For Bill Clinton and Dick Morris polls were everything. Morris developed what he called a “neuro-psychological profile” of the American voter, and established an iron rule that no initiative could be undertaken by the White House unless polling showed an approval rating of 60 percent. By constant polling, he concocted what he called a “values agenda,” for Clinton. At the top of the list was affirmative action. “Mend it, don’t end it” was the mantra, which meant, in practice, destroy affirmative action from the inside while professing support for the general principle.
Next came TV violence. Intimidate the networks, Morris advised, into adopting a “voluntary” system of ratings for TV shows and movies. Soon media executives were summoned to the White House for a session with Clinton and Al Gore. Simultaneously Clinton pushed for the installation of the so-called V-chip in all new TV sets, which would allow parents to block all offensive material. Next came teen pregnancy, an issue pounded on by the Clinton White House, even though the rate had been falling. Education: go after tenured teachers, an attack increasingly popular in Morris’s focus groups, and demand that at least they be tested. Youth: advocate school uniforms and curfews for teens. Gay marriage: on Morris’s advice Clinton embraced the Defense of Marriage Act, a purely grandstanding piece of legislation that preemptively barred gay marriages from recognition under federal law for any purpose. Immigration: the poll numbers were off the chart, and the Clinton White House duly set a goal to double the number of turn-backs by the Immigration and Naturalization Service–among other things, enlisting the Labor Department to help speed the pace and breadth of workplace raids. Taxes: Morris believed that Main Street America was now playing the market, so that a 20 percent reduction in the capital gains tax rate would be hugely popular.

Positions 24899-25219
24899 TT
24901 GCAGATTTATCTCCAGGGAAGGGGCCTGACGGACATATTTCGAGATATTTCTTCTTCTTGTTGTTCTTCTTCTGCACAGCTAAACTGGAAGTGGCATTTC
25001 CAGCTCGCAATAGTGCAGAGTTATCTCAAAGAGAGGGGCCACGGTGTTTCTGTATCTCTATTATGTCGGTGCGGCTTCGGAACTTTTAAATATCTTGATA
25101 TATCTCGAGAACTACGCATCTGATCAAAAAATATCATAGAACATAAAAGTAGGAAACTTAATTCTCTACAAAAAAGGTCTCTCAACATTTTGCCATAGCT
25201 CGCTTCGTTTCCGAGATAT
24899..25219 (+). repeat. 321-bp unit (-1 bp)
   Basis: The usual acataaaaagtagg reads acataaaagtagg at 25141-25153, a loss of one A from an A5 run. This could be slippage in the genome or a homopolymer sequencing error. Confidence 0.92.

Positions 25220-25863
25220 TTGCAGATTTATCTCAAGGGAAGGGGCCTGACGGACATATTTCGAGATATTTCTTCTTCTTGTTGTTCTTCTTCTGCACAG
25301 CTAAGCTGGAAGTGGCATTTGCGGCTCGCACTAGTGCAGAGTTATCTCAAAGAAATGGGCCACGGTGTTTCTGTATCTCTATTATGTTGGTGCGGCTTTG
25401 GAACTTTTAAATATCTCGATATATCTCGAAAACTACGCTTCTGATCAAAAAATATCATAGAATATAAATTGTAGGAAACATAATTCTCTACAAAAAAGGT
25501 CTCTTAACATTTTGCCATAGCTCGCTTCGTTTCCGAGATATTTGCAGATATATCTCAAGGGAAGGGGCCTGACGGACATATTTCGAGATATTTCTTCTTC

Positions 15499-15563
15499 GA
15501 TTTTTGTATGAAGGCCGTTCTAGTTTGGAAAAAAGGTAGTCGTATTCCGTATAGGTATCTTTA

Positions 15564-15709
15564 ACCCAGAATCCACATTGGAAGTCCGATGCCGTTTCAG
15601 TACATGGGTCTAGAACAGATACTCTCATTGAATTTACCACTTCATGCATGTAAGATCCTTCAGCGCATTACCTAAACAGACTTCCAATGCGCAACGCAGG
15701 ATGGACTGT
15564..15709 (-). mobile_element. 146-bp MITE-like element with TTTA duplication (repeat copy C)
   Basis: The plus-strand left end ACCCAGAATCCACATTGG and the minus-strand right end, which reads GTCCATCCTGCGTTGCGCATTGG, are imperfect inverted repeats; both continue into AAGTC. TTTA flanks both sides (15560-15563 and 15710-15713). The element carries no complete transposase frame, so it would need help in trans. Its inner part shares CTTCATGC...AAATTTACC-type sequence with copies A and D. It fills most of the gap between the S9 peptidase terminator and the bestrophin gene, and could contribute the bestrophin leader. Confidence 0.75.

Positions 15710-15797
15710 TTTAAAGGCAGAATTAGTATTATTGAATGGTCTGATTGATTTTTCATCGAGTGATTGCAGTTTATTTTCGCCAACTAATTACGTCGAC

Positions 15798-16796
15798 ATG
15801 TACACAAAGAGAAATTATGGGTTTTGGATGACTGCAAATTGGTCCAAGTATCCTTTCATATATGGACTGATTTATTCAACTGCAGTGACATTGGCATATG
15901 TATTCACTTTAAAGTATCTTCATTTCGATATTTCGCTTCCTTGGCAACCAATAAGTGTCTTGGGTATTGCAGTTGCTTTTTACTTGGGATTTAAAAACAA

But there were two issues that towered above the rest in Morris’s assaying of public opinion: welfare and crime. In the 1992 campaign, Clinton had pledged to “end welfare as we know it.” In 1993, Gore had urged Clinton to declare war on welfare as part of the first 100 days and had implored the president to let him lead the charge. After all, Gore argued, he was one of the few Democratic senators to have supported a welfare-to-work law narrowly approved in 1988, forcing states to require parents getting welfare checks to work at least 16 hours per week in unpaid jobs. But Hillary thought an attack on welfare would divert energy from her health care package, and Gore lost the battle.